I have two jobs.
As of now, I’ve been working at one job for ten hours a week for four months in mid-August, and two months at my other job. In the amount of time that I’ve been working at both places, I’ve felt as if my brain is a sponge, and I’m soaking as much information as I can…and there’s a lot!
One of my jobs is as the journal coordinator at an upscale hotel/resort and spa in Napa Valley. This means I write, edit, publish, and distribute the daily Journal and the weekly Journal for their sister property in town. Although this job takes me ten hours or a little less per week, I’ve been learning a lot simply by being in the environment of an in-house communication office. My job doesn’t outsource their public relations or marketing team. The atmosphere is fairly relaxed, and I feel that I learn a lot about public relations and branding: things I didn’t learn firsthand in college. I am witness to media coverage, the process that it takes to receive the media coverage, and managing the day-to-day cultivation of the brand and what it means to stay there or be a member. In some ways, it reinforces what I learned in college, and in others it’s helping me with my collaboration skills and general PR skills, and helping me get a better idea of what kind of company I want to work for during my career.
My second job, which is as the office manager for a 30-employee landscaping company, is proving to be far more intensive learning for me. For one thing, until now I’ve known almost nothing about landscaping, despite the fact that my dad worked in parks and recreation when I was young, loves gardening (the yard is running out of room for fruit trees and plants), and installed the sprinkler system we have in our front yard himself. I’ve always been bad at keeping plants alive or even having a vague interest in them, so it surprised me a bit that I’ve become a lot more interested in plants and landscaping than I have in the past. I’ve been brushing up on and sharpening my Excel skills, working even more on my phone communication anxieties, and constantly battling my aversion to diagrams.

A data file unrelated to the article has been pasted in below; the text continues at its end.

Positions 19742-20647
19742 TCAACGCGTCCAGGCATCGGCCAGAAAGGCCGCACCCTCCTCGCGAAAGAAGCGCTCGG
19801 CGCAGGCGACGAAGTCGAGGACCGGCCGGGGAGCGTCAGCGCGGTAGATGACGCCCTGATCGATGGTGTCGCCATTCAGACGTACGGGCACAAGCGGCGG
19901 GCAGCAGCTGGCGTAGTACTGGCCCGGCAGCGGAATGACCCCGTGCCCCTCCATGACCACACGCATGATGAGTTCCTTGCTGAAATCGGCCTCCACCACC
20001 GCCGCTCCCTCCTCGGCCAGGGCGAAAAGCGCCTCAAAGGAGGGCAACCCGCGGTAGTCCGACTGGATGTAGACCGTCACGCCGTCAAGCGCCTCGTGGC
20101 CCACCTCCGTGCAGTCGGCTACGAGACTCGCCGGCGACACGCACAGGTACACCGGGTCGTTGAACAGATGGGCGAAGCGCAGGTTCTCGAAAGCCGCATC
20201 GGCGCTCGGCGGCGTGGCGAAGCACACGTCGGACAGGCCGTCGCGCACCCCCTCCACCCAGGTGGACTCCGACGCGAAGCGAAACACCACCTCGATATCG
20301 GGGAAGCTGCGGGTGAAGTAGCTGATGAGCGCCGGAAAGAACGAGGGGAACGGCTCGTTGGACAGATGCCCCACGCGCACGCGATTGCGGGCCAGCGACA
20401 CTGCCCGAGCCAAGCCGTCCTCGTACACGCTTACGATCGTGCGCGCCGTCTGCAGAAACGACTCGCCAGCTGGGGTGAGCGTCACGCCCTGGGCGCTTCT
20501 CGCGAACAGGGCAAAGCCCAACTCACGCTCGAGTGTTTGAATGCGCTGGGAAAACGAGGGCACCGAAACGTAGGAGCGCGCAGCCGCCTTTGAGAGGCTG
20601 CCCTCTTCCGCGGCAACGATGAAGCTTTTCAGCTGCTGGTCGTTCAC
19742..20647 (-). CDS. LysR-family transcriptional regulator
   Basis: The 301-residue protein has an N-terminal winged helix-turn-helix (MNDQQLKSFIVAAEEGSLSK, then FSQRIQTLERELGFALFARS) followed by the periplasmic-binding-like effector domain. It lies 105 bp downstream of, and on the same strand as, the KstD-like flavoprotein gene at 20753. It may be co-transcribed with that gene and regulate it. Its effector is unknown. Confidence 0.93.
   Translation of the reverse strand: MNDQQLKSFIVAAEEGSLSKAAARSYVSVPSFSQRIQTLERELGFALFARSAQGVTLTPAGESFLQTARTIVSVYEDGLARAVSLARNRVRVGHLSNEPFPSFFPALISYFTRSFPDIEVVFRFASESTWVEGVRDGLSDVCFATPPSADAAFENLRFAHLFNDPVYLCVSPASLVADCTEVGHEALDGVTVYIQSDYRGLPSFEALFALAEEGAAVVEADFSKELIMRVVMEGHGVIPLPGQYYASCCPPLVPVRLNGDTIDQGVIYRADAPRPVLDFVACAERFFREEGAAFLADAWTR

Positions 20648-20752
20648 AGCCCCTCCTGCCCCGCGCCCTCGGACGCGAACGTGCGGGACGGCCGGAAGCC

I’m sure you remember those standardized tests you take from elementary to high school that test your skills. Every one of those tests I’ve taken, I’ve always scored in the 99th percentile for spelling, vocabulary, and reading comprehension. Math and science were usually about average, sometimes the low side of average. Maps and Diagrams? Below average. Maybe not by much, but enough that it explains my lack of a sense of direction and the brain-pain inflicted when I have to derive information from one. I’m surprised at myself at how diligently I’ve been trying to work past it in this job. I have to derive information from plans all the time, whether it’s copying the irrigation as it’s built to a fresh copy of the plans, measuring the square and linear footage for creating an estimate, or gathering information to do research. The two times I’ve created an as-built of the irrigation for a job, I’ve either gotten a splitting headache or actually concentrated so hard that I began to get nauseous and had to take a break to read something, get a cup of water, and then begin again. At the same time, when I complete it, I get this overwhelming sense of accomplishment that I actually completed it, and completed it correctly.
Other aspects of the job are all over the place. They include being available to take photos of the different jobs we complete, writing descriptions for invoices in a succinct and understandable manner (which at this point is sometimes hard because I’m not always sure what things mean), managing the Google AdWords and Analytics accounts (again with interpreting diagrams/graphs), and taking control of and attempting to manage/create social media and online presence for the company. I feel like I’m always doing something different and learning something new. At times it’s frustrating because I feel as if I’m stumbling in the dark, but on the other hand it’s never boring.
Working two jobs and with two different sets of coworkers is a challenge sometimes with scheduling, learning to work with different people, etc. But overall, it is definitely worth it. I enjoy both of my jobs and appreciate the experience I’m receiving and taking from every day I’m at work.
How about you? What has your job taught you? Have you had a job that’s not necessarily in your field that gives you a challenge and makes it worth it?